Working in Hong Kong, 2015

Thinking about working in Asia? Give Hong Kong a look. With eight public well-funded universities; a number of privates; schools with links to Australian, US, and UK institutions; and a growing community college sector, there are many options for teaching and research in the city. The salaries are quite good; colleagues are talented and internationally networked; and students, for the most part, are very motivated and hard-working. Most importantly, though, the city values education to an extraordinary degree, beginning with the language and music classes for toddlers all the way up to those working on PhDs. There are, of course, some problems that such fervor creates—there is at times too much stress on an exam culture and kids do need to have chances to play just to play, but, nonetheless, it is a pleasure to see the overall value placed on learning.

Hong Kong provides a wonderfully intense urban experience in which I am always finding myself in a combination of familiar and unfamiliar spaces. I very much like this sense of being on the edge of unfamiliarity, though, since it keeps me on my toes and gives me the chance to keep learning at a rapid clip in order to become better oriented to the rhythms of the city, with its dense street-life and transportation systems, its green parks and hiking trails, and everything close to the sea with its murmurs, its waves, and its commerce of boats large and small, luxurious and simple. And the “outlying islands”—which are not very “outlying”—are delightful.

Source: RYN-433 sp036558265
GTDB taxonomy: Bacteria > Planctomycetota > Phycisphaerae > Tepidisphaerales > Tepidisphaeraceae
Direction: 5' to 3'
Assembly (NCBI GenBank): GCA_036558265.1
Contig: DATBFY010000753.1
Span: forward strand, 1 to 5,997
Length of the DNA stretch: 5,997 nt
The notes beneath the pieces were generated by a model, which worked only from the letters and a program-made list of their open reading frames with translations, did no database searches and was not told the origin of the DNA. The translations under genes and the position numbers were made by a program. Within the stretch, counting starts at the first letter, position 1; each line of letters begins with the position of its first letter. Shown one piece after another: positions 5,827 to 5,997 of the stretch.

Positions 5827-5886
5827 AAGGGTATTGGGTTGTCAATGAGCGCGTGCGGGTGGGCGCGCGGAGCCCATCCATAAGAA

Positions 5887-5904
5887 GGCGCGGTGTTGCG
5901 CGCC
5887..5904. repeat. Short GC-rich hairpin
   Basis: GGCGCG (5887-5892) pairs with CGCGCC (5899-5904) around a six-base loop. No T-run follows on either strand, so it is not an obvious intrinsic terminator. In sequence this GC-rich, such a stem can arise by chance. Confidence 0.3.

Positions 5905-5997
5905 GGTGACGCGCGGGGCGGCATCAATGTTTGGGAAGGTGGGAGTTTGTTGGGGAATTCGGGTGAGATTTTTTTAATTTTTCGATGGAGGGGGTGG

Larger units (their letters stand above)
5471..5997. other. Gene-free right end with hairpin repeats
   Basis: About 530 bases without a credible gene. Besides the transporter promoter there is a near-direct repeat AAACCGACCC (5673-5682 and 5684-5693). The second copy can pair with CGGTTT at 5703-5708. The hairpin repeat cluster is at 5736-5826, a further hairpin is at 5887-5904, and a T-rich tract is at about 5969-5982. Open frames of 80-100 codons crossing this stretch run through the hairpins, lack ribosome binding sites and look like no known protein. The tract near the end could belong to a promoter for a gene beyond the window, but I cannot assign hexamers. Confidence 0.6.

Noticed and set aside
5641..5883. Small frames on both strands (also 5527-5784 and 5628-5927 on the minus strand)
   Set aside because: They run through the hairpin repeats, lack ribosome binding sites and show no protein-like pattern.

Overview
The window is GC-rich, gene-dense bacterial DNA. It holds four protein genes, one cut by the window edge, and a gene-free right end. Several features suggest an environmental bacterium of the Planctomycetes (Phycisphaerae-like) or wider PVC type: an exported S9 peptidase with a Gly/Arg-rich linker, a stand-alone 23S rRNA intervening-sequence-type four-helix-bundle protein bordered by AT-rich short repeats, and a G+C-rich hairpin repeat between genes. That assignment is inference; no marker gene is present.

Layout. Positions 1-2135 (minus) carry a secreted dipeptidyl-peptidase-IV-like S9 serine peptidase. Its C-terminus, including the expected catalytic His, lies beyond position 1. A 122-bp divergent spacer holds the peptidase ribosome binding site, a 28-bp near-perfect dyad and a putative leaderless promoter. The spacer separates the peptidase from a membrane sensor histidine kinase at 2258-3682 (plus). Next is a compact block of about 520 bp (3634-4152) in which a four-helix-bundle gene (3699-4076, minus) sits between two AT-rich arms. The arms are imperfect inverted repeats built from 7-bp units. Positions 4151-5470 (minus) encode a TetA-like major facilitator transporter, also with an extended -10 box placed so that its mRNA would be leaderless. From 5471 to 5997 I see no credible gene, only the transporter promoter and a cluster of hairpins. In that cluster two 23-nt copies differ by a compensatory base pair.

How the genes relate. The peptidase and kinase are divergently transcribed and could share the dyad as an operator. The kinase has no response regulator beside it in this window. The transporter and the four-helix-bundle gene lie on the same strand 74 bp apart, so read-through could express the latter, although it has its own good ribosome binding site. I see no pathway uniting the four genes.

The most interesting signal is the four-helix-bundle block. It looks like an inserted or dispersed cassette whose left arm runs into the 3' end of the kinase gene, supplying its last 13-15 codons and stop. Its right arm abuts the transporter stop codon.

Professionally, there is a widespread spirit of pedagogical innovation at work in the universities, indicated most succinctly by the broad institutional changes brought about by the city’s decision for all the universities to move from a 3 to a 4 year degree in 2012, with all of the consequent implications created by that move. Everyone I know is working with diligence and imagination to improve student learning and to create a host of scholarly, artistic, and teaching networks. So if you’re curious, enjoy urban life, and want to make a contribution to students and colleagues, keep an eye on the job ads for Hong Kong.


About Gray Kochhar-Lindgren

Gray Kochhar-Lindgren is Professor and Director of the Common Core at the University of Hong Kong. Prior to this position, he served as the Associate Vice Chancellor for Undergraduate Learning and Professor of Interdisciplinary Arts & Sciences at the University of Washington, Bothell, where he oversaw, among other programs, Community-Based Learning and Research, Global Initiatives, and the Student Success Center. With a PhD in Interdisciplinary Studies from Emory University, Gray is the author of Narcissus Transformed; Starting Time; TechnoLogics; Night Café; Philosophy, Art, and the Specters of Jacques Derrida; and Kant in Hong Kong: Walking, Thinking, and the City. The recipient of two teaching awards, Gray has taught in Switzerland, Germany, and the United States, and, in 2009-10, served as a Fulbright Scholar in General Education at the Hong Kong America Center and the University of Hong Kong, where he also held, from 2010-13, an Honorary Professorship at the Centre for Humanities and Medicine.

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